Fiona McClure is spending her year teaching English in Colombia with WorldTeach. In her most recent blog post, Fiona explains the negatives & positives that come along with volunteering - but more importantly, the ultimate sense of personal growth that these positive and negative experiences provide. Both setbacks and opportunities exposed Fiona to her purpose in Colombia. From this range of experiences, Fiona is able to conclude why she decided to volunteer: "When a student learns something new, when I see their smiling faces and hear them call my name when I pass because they are excited that I am here, when they hug me in class because they know that I care for them, when they overcome a challenge, when they change a behavior- these are the reasons that I am here."
Three Month Update: The Challenges and the Positives
Here I am, a quarter way through this WorldTeach journey and what an experience it has been so far. Each night at dinner, my little family of volunteers and I play 'The Pit and the Peak' where we one low and one high of each day, or one challenge and one positive. The first period of teaching has finished and the Easter break has given me a chance to reflect on my time here so far. I have had some really challenging lows as well as some amazing highs and I thought now would be the perfect time to share these with you. I will start with the lows so we can end on the highs.
- Getting sick in the first weeks of arriving in Santa Ana: Not only did the timing of this make it really challenging to adjust to life here but it also meant that I missed more than a week of teaching my students.
- Bureaucracy: in so many aspects of society. From the immigration office to the bank, and most frustratingly, at school. It drives me crazy when there are seemingly pointless bureaucratic processes that take up valuable time that could be spent on worthwhile things.
- The challenges of teaching with limited resources and the workload: I knew that this experience would be challenging but I could have never imagined how hard it would be to stand up in front of a class of kids with the bare minimum and try to teach a great lesson. It is truly daunting and challenging and takes hours of planning, preparation, thought and effort. Preparing for ten class groups across six grade levels takes up a tremendous amount of time and effort, and this, along with the meetings, extra-curricular activities and administrative paperwork required by the school and WorldTeach makes for hard work!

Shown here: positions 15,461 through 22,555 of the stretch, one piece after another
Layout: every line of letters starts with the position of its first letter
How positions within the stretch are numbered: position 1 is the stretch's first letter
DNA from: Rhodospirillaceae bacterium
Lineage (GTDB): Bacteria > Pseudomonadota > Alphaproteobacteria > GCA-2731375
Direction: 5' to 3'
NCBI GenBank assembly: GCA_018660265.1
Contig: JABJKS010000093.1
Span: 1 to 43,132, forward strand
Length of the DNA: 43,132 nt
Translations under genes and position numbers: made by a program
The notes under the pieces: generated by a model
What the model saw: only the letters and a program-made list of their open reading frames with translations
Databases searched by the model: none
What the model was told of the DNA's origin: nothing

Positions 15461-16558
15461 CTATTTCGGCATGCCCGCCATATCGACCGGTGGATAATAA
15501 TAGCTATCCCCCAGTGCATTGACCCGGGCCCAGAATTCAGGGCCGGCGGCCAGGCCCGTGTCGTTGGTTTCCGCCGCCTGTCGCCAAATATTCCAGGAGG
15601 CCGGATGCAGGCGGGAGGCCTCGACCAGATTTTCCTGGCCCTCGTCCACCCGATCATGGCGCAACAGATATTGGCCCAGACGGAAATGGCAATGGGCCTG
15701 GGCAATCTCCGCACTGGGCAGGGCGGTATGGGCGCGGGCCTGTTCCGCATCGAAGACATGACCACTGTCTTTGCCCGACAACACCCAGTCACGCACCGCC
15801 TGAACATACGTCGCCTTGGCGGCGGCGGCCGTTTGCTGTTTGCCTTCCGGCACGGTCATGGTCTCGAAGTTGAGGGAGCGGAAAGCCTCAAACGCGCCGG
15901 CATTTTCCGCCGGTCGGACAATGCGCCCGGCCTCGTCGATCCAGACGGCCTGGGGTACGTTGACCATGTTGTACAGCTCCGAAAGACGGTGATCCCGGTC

- Having a bad day at school: There are just some days which are bad, really bad, where everything seems to go wrong. The kids can really push you to your limits and on occasion on these bad days, I have questioned what I am doing here. Lucky these days are the minority and I am learning how to deal with them a lot better than I did at the start.
- When there is no power or water: Living in a place with little infrastructure has it's lows. There's nothing more refreshing than getting home from a long day of classes, having a cold(ish) shower and sitting in front of the fan to cool down. There's nothing more disappointing than realizing that you can't do this.
- Missing friends and family: I've spent long periods away from home before and haven't missed friends and family like I have here. This experience has been really challenging and it's been hard not being around my usual support network. I'm lucky to have such a supportive group here.
- Self doubt and perfectionism: These are things that I always struggle with in many aspects of my life. Here, in this experience, these two qualities are amplified. I often wonder if I am what I am doing here is enough and I am sometimes frustrated that I am not making the progress that I had hoped with my students. Being a perfectionist in this type of situation never helps as I am constantly trying to get everything right all the time when it's not always possible.